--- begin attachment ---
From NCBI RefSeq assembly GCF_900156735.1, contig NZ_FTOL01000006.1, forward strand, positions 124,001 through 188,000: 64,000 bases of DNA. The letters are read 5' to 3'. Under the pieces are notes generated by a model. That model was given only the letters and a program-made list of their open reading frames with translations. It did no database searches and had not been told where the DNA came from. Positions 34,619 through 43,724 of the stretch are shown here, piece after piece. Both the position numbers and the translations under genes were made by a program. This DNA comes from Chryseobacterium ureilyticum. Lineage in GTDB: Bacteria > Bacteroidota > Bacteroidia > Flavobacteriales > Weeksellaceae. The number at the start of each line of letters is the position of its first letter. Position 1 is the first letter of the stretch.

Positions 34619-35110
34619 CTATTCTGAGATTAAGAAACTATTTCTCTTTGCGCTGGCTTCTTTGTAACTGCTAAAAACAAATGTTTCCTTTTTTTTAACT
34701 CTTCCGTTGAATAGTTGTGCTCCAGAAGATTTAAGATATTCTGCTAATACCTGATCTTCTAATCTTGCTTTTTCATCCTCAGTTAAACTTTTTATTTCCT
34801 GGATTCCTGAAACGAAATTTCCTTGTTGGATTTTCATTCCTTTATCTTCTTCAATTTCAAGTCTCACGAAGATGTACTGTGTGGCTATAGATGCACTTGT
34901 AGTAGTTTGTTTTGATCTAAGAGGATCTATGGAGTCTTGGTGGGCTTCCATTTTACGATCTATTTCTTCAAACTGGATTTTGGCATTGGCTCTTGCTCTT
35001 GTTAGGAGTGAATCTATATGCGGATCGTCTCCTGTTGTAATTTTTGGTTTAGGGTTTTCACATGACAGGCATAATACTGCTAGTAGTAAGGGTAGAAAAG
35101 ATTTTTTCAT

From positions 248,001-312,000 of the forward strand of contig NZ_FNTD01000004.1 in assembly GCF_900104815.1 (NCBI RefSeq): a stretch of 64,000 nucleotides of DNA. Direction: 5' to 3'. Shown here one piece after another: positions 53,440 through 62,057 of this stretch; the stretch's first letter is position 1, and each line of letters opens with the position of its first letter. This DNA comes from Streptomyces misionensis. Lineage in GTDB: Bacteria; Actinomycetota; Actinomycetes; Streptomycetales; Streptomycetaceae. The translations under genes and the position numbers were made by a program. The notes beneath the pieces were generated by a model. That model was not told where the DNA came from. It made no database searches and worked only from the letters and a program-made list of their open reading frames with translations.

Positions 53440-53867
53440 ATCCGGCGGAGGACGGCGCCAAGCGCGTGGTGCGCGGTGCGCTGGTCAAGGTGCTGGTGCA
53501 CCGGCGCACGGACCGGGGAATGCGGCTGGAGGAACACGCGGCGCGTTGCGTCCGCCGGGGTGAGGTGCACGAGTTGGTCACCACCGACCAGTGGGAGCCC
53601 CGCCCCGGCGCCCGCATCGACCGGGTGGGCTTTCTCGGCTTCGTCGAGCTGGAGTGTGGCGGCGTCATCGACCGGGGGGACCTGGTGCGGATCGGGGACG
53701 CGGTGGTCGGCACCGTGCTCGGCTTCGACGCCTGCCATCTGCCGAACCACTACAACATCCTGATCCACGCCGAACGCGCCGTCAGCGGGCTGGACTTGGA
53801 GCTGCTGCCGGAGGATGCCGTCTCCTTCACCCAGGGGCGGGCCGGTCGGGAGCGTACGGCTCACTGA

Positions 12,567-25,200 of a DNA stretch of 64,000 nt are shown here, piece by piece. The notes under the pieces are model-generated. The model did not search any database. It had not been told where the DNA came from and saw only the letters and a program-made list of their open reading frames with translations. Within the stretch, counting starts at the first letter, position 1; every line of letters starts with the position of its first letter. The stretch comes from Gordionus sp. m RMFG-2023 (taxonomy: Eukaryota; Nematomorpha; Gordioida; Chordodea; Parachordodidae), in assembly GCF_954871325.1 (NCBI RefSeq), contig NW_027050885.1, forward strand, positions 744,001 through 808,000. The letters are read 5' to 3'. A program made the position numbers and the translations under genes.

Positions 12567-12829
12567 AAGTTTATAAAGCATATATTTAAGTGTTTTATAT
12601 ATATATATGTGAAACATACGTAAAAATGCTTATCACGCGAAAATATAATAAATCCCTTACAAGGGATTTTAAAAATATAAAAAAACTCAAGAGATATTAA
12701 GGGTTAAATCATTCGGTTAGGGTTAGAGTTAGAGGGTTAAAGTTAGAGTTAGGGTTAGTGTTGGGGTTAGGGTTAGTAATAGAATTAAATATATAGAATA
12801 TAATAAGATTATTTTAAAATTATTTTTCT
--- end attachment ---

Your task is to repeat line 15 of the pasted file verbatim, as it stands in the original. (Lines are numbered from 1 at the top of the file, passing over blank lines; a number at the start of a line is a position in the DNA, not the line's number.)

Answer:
53801 GCTGCTGCCGGAGGATGCCGTCTCCTTCACCCAGGGGCGGGCCGGTCGGGAGCGTACGGCTCACTGA